Closer view of the green dome church in the monastery.
Motherland Monument on the Dnieper River. We could see it from far away.
Saint Sophia Cathedral is a unique monument of
architecture and monumental art of the early 11th century having the biggest preserved collection of mosaics and frescoes of that period.

Kiev is such a beautiful city. The pastry is delicious and the amber jewelry out of this world. I bought amber necklaces, brooches, bracelets.

Pray for the Ukrainians’ safety and for peace.

HEAL MY HEART is set in Belarus. In a far away country, a baby girl, four little boys, and a handsome doctor may teach Dr. Jillian the true meaning of Christmas.

AMAZON

A Cross-Atlantic Cruise

Two weeks ago we heard on TV that the Iceland volcanoes erupted for the first time in 6,000 years. I saw these volcanoes in 2013, during a Cross-Atlantic Cruise!

I live in Florida and have always been fascinated by the ocean. My bucket list included a Cross-Atlantic Cruise —Yes, crossing the Atlantic and other oceans, the way buccaneers  and pirates had braved the high winds and raging waves. Think of Christopher Columbus on his way to India, crossing the Atlantic and ending up on the Caribbean’s shores.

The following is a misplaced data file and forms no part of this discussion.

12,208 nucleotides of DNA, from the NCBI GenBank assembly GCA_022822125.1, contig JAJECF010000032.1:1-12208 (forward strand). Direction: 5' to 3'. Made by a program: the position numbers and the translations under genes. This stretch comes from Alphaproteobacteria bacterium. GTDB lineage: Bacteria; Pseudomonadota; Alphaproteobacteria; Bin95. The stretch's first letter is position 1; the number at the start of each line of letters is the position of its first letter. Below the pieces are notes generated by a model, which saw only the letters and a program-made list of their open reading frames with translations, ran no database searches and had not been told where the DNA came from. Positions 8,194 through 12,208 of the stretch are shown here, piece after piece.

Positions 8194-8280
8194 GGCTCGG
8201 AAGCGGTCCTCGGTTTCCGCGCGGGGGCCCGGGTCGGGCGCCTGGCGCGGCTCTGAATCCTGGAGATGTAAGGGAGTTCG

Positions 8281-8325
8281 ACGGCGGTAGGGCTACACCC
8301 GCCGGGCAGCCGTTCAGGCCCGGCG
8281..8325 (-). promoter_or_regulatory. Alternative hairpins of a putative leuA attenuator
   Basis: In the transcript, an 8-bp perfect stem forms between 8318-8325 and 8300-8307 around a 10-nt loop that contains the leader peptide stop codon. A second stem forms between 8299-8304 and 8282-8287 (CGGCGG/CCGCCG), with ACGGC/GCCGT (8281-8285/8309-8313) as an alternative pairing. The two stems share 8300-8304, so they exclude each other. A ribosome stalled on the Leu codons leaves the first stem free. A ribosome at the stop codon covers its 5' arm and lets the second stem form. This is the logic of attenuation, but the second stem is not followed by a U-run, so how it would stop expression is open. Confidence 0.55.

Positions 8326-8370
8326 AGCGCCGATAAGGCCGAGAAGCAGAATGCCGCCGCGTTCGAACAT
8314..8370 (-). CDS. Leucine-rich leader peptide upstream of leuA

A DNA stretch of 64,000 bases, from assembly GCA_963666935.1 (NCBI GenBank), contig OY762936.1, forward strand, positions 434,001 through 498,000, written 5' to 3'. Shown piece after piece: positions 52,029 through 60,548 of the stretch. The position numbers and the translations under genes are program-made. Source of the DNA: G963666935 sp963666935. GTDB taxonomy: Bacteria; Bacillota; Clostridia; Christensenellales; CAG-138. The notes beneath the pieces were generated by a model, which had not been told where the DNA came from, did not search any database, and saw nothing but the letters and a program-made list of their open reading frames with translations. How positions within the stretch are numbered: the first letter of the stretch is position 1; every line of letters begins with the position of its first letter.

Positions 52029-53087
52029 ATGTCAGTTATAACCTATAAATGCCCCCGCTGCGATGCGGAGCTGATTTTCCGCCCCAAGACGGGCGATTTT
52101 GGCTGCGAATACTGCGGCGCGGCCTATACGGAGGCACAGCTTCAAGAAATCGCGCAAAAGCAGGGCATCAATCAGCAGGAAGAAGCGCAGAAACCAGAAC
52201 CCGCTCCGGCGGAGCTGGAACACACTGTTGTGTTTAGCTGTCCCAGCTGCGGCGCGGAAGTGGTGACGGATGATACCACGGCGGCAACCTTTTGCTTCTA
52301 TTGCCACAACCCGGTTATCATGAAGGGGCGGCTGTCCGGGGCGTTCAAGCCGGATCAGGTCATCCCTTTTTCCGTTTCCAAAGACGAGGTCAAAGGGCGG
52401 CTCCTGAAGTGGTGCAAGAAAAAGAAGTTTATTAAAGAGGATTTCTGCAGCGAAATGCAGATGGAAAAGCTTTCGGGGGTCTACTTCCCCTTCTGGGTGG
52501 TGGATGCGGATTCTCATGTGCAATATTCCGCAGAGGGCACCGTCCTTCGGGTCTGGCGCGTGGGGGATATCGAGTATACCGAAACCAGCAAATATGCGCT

We started our Cross-Atlantic Cruise from Southampton, England and ended in New York. From Southampton, we sailed north to Bergen, in Norway, a thriving North Sea Port where we visited King Haakon’s Hall and the Old Bergen Museum, an open-air museum featuring a collection of 18th and 19th-century houses.

Next our ship headed to Iceland, Land of Fire and Ice. We docked in a modern, spotlessly clean small city, Akureryl. The weather was warm for early September and flowers bloomed everywhere. One-third of the world’s volcanoes are in Iceland. Bubbling geothermal springs and richly colored mineral deposits reminded us that the center of the earth was closer than we would think. Some of the craters we saw were not true volcanoes but rocky basins formed when the hot lava bubbled onto water logged ground. We spent hours admiring the Godafoss or Falls of the Gods.

We continued to the West Fjords, nature splendor. We saw glaciers and springs, and winding arms of the sea, and reach Isafjordur –don’t ask me to pronounce it– where volcanic soil is fertile and productive.

Reykjavik  is the capital of Iceland, a gorgeous city, and a unique place where you find ice fields, boiling thermal unit, geyser, waterfall.

People swim in the Blue Lagoon pool all year round.